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M.I.A. to Sell Digital Artwork as NFT

"Visually, it's a mind fuck," she says of her inaugural piece

M.I.A. NFT art GARAGE DANCE series artwork auction MIA, photo via Instagram/@miamatangi
M.I.A., photo via Instagram/@miamatangi
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    Over the past few months, Non-Fungible Tokens (NFTs) have taken off as a popular way for rich artists to get even richer and for everyday people to label themselves art connoisseurs. Everyone from Elon Musk to that viral Fleetwood Mac skateboarder have made hundreds of thousands by selling NFTs lately, and now M.I.A. wants to join in on the fun.

    As we’ve previously reported, NFTs are one-of-a-kind artworks that exist on a cryptocurrency blockchain. While exact replicas of an NFT may be widely distributed on the internet, the NFT itself is a limited edition virtual property that can be bought, held, or sold. For example, Kings of Leon released NFT packages that featured their new album When You See Yourself a few weeks ago. While anyone can listen to the record for free online, only select (AKA affluent) fans can own it on the blockchain — and several were eager to do just that, as proven by the band generating a whopping $2 million in NFT sales.

    M.I.A. is joining the trend with GIFTY 1, the first part of her NFT GARAGE DANCE series she aims to release through Foundation. GIFTY 1 is described as “bookending her 25-year tenure as a digital artist and collected as a GIF.” Starting on April 8th at 4:00 p.m. EST, it will be available for bidding for only 24 hours on Foundation. According to a press release, M.I.A. will follow this up with KALA COYN, her first-ever digital artwork that was created in 1996, at a later date.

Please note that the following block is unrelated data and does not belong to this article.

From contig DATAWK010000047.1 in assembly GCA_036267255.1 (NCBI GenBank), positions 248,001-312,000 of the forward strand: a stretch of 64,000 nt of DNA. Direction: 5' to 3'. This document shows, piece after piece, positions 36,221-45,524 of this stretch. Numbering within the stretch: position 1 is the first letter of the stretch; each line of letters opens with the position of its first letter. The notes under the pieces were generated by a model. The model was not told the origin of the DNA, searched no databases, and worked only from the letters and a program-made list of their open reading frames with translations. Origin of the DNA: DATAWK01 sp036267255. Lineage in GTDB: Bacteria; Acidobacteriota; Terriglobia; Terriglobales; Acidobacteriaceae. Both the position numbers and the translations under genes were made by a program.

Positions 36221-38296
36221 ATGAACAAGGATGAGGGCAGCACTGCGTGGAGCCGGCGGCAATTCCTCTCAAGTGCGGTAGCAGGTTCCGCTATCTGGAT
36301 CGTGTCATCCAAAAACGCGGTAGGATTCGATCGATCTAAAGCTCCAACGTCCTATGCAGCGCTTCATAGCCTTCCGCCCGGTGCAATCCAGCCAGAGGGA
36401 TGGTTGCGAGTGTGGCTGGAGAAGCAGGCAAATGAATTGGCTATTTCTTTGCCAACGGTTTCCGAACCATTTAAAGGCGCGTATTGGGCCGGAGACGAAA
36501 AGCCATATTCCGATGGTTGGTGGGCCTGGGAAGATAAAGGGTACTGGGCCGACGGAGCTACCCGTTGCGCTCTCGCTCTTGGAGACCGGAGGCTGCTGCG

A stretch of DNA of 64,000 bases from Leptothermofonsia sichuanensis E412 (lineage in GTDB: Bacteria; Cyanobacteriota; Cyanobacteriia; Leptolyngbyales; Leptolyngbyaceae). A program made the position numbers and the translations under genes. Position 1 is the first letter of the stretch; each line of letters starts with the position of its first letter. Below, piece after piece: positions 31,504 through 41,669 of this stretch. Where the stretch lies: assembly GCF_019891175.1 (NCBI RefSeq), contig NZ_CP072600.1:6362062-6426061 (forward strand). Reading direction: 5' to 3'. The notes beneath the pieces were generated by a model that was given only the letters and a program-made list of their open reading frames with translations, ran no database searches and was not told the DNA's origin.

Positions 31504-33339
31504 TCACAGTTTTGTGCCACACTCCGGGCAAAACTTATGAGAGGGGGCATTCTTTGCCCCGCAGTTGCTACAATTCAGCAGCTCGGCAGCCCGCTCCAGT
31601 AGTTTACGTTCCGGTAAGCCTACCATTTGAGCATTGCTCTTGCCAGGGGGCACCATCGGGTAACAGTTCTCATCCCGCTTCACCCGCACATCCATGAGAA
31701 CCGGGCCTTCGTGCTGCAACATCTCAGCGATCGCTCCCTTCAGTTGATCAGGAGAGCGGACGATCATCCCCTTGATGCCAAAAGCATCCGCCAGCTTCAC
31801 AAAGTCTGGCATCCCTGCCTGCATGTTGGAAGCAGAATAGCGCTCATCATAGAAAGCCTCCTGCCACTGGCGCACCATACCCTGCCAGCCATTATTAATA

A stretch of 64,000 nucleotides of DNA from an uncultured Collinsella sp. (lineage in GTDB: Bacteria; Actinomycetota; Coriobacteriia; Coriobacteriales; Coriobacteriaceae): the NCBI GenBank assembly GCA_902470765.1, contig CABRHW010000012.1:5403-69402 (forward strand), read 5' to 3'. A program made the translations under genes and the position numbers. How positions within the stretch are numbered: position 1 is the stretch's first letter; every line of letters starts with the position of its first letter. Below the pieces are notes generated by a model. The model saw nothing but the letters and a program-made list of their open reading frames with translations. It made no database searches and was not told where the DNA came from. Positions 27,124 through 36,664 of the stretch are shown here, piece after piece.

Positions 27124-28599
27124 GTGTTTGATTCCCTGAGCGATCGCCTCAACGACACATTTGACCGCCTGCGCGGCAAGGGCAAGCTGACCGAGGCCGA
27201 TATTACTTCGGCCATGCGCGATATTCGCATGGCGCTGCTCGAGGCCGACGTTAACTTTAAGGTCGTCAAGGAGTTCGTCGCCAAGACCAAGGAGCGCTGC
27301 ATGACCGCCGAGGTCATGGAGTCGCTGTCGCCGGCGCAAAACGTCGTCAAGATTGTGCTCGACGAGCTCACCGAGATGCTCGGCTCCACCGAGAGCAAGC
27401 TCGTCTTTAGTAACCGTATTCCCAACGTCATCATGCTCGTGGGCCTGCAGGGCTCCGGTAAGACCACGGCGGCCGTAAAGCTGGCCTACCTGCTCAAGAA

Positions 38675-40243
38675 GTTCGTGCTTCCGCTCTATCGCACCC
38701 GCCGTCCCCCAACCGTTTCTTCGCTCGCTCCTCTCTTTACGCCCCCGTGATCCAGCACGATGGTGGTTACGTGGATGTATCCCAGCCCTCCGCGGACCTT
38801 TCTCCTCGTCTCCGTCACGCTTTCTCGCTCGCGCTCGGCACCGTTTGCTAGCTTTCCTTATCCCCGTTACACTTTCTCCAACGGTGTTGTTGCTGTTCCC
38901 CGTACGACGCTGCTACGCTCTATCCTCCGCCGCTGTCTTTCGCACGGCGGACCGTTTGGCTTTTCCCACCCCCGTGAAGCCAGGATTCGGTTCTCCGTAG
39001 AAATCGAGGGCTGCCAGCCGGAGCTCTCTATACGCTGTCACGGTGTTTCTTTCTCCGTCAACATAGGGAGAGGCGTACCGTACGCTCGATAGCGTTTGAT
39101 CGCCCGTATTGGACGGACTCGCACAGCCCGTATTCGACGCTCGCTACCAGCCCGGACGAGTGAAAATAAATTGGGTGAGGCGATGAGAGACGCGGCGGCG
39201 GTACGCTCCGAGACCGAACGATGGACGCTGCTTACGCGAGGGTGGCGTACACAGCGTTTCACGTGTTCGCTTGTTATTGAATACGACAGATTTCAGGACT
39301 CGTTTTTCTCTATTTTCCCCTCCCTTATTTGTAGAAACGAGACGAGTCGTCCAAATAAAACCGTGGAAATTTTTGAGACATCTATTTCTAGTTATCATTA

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    In a press release, the Prince William-approved rapper explained why she decided to sell her art as an exclusive NFT. “KALA COYN and the GARAGE DANCE series is a living, breathing, psycho-spectral canvas that crystalizes this moment in time for me,” wrote M.I.A. “Visually, it’s a mind fuck and embodies everything I’ve loved about the digital art arena. It’s only now that the appropriate gallery for my work finally exists.”

    Of course, it’s disappointing to see an artist cash in on a digital platform that wrecks the climate with absurdly extensive carbon emissions — the same is true for Ja Rule and his Fyre Fest oil painting or Aphex Twin‘s visual graphic artwork — but hey, that’s all totally normal now apparently. At least M.I.A. can say she warned us in her timeless single “Paper Planes”: “All I wanna do is [bang, bang, bang, bang] and a [click, ching] and take your money.”

    M.I.A. NFT art GIFTY 1, preview courtesy of FOUNDATION

    GIFTY 1, preview courtesy of FOUNDATION

     

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